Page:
Sir Winston Churchill:

Men occasionally stumble over the truth, but most of them pick themselves up and hurry off as if nothing ever happened.

William Osler:

One special advantage of the skeptical attitude of mind is that a man is never vexed to find that after all he has been in the wrong.

Fred Brooks:

You can learn more from failure than success. In failure you’re forced to find out what part did not work. But in success you can believe everything you did was great, when in fact some parts may not have worked at all. Failure forces you to face reality.

Unknown:

The best substitute for brains is silence.

John Cleese:

The really good idea is always traceable back quite a long way, often to a not very good idea which sparked off another idea that was only slightly better, which somebody else misunderstood in such a way that they then said something which was really rather interesting.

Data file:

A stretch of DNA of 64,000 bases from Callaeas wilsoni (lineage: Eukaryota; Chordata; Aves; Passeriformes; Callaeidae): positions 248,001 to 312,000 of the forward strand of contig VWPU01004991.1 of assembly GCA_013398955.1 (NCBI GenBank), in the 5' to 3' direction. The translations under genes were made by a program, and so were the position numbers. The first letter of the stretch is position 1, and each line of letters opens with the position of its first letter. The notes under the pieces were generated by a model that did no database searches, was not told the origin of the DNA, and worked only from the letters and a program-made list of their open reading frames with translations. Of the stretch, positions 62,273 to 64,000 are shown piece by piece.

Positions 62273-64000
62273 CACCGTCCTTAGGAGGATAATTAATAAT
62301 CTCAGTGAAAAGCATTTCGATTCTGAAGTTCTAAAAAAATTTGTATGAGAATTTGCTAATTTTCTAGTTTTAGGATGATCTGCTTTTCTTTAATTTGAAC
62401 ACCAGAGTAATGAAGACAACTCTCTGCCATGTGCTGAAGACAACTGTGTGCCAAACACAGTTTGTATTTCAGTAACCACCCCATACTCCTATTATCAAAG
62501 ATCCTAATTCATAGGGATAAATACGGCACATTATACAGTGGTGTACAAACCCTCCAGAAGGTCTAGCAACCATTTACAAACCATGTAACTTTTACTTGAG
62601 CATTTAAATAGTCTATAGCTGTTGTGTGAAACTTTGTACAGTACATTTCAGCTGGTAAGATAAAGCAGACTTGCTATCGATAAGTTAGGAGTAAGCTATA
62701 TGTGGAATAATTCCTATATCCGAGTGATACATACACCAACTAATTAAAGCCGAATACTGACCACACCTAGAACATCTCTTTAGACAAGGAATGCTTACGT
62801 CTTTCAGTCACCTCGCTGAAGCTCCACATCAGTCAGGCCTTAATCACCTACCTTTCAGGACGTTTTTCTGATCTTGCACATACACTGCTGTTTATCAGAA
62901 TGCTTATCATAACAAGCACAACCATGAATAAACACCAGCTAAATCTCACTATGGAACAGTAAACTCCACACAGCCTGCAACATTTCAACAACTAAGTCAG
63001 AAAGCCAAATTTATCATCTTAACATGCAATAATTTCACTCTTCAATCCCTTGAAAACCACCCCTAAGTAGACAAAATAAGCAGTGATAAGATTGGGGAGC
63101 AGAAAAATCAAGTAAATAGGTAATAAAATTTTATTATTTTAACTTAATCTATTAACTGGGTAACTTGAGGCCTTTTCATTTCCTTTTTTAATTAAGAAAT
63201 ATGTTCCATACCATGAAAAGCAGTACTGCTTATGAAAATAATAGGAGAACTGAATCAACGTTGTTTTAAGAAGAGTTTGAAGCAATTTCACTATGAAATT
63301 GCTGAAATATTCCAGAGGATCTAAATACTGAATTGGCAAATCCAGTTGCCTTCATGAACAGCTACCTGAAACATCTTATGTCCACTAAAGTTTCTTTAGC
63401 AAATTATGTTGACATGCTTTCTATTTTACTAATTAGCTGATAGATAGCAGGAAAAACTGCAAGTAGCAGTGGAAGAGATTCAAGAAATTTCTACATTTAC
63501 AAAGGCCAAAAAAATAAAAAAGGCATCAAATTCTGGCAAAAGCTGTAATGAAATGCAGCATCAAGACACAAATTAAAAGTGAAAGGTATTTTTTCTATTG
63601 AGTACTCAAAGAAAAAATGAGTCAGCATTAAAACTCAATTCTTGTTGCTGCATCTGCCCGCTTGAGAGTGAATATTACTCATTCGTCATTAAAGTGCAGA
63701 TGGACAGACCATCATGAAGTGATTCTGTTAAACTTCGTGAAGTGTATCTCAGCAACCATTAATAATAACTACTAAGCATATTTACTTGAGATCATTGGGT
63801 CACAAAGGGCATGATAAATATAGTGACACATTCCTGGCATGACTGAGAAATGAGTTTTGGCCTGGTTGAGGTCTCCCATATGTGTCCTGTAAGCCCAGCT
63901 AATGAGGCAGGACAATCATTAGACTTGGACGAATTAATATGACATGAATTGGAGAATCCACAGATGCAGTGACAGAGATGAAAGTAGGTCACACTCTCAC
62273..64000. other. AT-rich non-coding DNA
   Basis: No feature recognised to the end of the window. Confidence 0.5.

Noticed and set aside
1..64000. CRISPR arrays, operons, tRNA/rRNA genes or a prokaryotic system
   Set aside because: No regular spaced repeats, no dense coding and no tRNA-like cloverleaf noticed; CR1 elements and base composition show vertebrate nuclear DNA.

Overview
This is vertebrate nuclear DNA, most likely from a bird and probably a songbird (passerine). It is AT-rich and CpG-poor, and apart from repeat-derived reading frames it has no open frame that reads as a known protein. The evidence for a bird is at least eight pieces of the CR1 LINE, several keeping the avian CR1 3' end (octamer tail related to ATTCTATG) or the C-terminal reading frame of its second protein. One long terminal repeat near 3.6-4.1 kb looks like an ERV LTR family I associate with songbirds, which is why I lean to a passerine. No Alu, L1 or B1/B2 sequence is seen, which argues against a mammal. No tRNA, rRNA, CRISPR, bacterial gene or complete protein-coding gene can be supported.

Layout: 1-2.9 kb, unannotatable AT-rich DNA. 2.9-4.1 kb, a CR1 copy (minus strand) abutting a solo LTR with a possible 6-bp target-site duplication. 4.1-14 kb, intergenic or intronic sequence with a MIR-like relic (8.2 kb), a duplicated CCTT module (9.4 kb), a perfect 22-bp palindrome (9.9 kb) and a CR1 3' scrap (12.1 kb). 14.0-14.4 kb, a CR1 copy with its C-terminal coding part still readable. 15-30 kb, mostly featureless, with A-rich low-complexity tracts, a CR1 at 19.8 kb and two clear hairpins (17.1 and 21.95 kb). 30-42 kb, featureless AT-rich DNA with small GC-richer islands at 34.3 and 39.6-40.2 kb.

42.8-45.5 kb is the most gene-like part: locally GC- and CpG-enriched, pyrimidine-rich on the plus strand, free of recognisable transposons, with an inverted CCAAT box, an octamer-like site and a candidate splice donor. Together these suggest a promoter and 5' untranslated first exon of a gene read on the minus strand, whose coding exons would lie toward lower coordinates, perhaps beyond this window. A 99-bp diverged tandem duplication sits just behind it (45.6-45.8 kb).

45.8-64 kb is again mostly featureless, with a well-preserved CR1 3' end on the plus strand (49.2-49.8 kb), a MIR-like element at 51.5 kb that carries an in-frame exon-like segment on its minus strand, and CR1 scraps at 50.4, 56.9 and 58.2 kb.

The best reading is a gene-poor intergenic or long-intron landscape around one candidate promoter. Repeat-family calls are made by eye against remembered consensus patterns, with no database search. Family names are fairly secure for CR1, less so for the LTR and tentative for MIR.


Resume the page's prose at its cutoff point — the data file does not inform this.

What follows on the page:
kim hebert:

homeopathy is like paying to watch your body heal itself.

Samuel Butler

The man who lets himself be bored is even more contemptible than the bore.

PZ Myers, on burying his bible:

And so I have. I have treated my copies of the Koran and the Bible with greater respect than they deserve.

Right now, the pages swell with moisture, the fibers separate and the chapters turn into pulpy masses. Bacteria bloom and their colonies expand; fungi flourish and their hyphae infiltrate and convert cellulose into spores. The ink runs as nematodes writhe over the surfaces, etching the words with slime and replacing the follies of dead men with the wisdom of worms. The roots of flowers and grasses will fumble downwards to embrace the decaying leaves, and the roots of trees will impale the volumes laterally. Given only a little time, the madness will be reduced to compost.